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Students Protest Plan to Produce Classic Sartre Play ‘No Exit’ Because it Makes Them Feel Unsafe

Students Protest Plan to Produce Classic Sartre Play ‘No Exit’ Because it Makes Them Feel Unsafe

“petition argues the script is problematic because it gender stereotypes women and lesbians and puts a man in a quasi-leadership role”

If I ran this school, I would expel the students protesting this production and tell them to go home. They’re clearly not ready for college.

The College Fix reports:

Students protest plan to stage Sartre’s classic ‘No Exit’ play: ‘it doesn’t allow us to feel safe’

A petition has been launched against Western Washington University Department of Theatre’s decision to showcase the existentialist play “No Exit” this fall.

The petition argues the script is problematic because it gender stereotypes women and lesbians and puts a man in a quasi-leadership role, which perpetuates patriarchy.

“When choosing a play for the upcoming season, there seemed to be a blind spot: gender and sexuality were not considered,” the petition states. “We understand that this is a piece that is meant to challenge us as a department, but this play is not challenging if it doesn’t allow us to feel safe.”

The petition also argues the play is inappropriate at this time because it is set in one room in which the characters cannot escape, thus may be too “mentally taxing for the community to watch. Especially if we are still in quarantine at that time.”

“This play is not challenging, but instead is reinforcing classical notions of womanhood designed by the patriarchy,” the petition states, adding “it is disturbing and unacceptable.”

“No Exit” is a play by French philosopher and existentialist Jean-Paul Sartre. Penned in 1944, it’s about three people trapped in a room, and as they spend more time in it they come to realize that being trapped in eternity with the same three people is hell as opposed to fire and brimstone.

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Comments

If it’s bad to have a man in a quasi-leadership role, then these people should come out against Joe Biden.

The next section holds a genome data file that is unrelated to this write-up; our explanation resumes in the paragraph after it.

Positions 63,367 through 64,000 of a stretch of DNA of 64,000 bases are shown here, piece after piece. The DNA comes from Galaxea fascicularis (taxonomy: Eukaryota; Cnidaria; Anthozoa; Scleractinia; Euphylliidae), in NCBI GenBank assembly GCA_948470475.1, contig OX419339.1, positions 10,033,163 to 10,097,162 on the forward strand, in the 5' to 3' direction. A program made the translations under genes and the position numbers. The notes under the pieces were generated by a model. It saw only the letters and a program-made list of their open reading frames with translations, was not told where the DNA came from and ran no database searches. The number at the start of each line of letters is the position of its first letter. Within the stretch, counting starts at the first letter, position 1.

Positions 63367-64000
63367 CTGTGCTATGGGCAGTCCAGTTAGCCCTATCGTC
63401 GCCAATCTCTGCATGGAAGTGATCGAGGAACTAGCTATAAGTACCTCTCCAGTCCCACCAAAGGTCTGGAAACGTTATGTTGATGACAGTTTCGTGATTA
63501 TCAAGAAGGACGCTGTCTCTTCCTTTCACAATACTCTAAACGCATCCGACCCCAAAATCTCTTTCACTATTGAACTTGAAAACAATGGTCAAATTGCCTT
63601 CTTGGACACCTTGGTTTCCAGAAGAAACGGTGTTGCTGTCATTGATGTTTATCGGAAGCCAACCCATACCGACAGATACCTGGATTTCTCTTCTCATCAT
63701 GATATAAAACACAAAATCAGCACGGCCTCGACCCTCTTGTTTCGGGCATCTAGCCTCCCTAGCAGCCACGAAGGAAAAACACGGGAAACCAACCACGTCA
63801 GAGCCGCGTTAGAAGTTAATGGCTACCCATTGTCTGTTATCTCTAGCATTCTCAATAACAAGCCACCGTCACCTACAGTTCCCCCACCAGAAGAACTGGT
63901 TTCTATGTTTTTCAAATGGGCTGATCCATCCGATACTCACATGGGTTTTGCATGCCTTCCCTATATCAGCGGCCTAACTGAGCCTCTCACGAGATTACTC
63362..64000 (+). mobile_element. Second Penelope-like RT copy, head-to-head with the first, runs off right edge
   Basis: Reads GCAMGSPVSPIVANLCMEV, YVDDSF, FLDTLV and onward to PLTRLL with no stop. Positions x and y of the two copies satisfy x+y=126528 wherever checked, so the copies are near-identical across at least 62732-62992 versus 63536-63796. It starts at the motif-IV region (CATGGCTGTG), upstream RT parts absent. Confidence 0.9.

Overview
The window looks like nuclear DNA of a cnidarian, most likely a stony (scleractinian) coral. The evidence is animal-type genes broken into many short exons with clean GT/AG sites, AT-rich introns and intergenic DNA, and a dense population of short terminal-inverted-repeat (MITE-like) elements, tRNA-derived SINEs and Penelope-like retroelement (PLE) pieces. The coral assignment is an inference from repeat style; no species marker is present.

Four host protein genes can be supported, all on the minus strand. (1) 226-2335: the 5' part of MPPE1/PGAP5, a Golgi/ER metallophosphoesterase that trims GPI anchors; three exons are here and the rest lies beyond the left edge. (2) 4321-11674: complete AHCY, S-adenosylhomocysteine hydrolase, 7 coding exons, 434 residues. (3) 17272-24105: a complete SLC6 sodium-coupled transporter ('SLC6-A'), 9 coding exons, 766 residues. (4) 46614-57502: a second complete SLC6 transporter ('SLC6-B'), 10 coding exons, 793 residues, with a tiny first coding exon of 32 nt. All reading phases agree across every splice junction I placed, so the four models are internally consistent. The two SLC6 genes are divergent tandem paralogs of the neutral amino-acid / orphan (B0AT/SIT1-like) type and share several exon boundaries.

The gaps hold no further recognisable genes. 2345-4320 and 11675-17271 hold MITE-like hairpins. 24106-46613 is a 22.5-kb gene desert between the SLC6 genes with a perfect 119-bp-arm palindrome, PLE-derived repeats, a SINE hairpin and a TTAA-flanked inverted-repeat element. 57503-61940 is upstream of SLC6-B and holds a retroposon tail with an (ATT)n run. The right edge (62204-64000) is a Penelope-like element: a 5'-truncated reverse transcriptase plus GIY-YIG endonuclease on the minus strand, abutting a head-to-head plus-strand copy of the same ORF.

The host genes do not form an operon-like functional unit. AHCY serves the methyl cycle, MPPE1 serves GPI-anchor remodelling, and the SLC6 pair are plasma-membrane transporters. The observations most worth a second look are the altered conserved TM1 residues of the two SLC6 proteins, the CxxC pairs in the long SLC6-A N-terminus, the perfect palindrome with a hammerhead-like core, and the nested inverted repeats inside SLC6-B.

We’ll leave discussion of Kamala’s role as an exercise for the students.

That’s nice, you friggin’ pussies.

Here’s the best part: these stupid little snowflakes don’t even know Jean-Paul Sartre was a hard boiled Marxist.

CapeBuffalo | April 3, 2021 at 4:38 pm

Snowflakes, the new Leftist type, may appear to be soft and delicate but their actions have had sharp, rigid consequences. It is going to take a disciplined, long looking approach to defeat this entrenched ideology

henrybowman | April 3, 2021 at 6:51 pm

“Washington University Department of Theatre’s decision to showcase the existentialist play “No Exit” this fall.”

So is this a project in which everybody in the department is expected to make a contribution for a grade, or a production put on by the department, showcasing the students that “aced the auditions,” to entertain the college or public at large?

If the latter, absolutely no further attention need be paid to the crybullies.

Morning Sunshine | April 3, 2021 at 6:58 pm

Huis Clos – No Exit – is a deeply troubling play for sure. I hate it. I had to read it in French (accounting, no doubt, for at least 30% of my dislike).

I am a Christian – I believe in a loving God and I actually kind of agree with Sartre’s idea that we create our own hell – as in, our actions will determine our eternal location.

Yes, it is a troubling play, but that is the beauty of it – reading literature outside your comfort zone will help you grow. As I said, I hate No Exit. And yet, there is a quote from it that is in my little book of my favorite 50 quotes. So, there is good in it; there is a gem of wisdom in the crap that came from Sartre.

The gender and cast of No Exit could be changed, as long as they kept the same essence with the character the gender doesn’t matter much. The lesbian could be anything in the lgbtq spectrum truthfully. Doesn’t much matter. That really isn’t the point though. It’s pretty clear the students don’t understand the play, they are only concerned with surface appearances. In a way, they ‘are’ Estelle. Only concerned with surface appearances. Their only apparent motivation the praise they crave through their ‘woke’ actions.

I am not deeply fond of Satre, but he does express and explain Existentialism well in the play. It’s the kind of brain tugging ‘starter’ that often opens up a person to studying philosophies in general. It’s a good choice for a university production.

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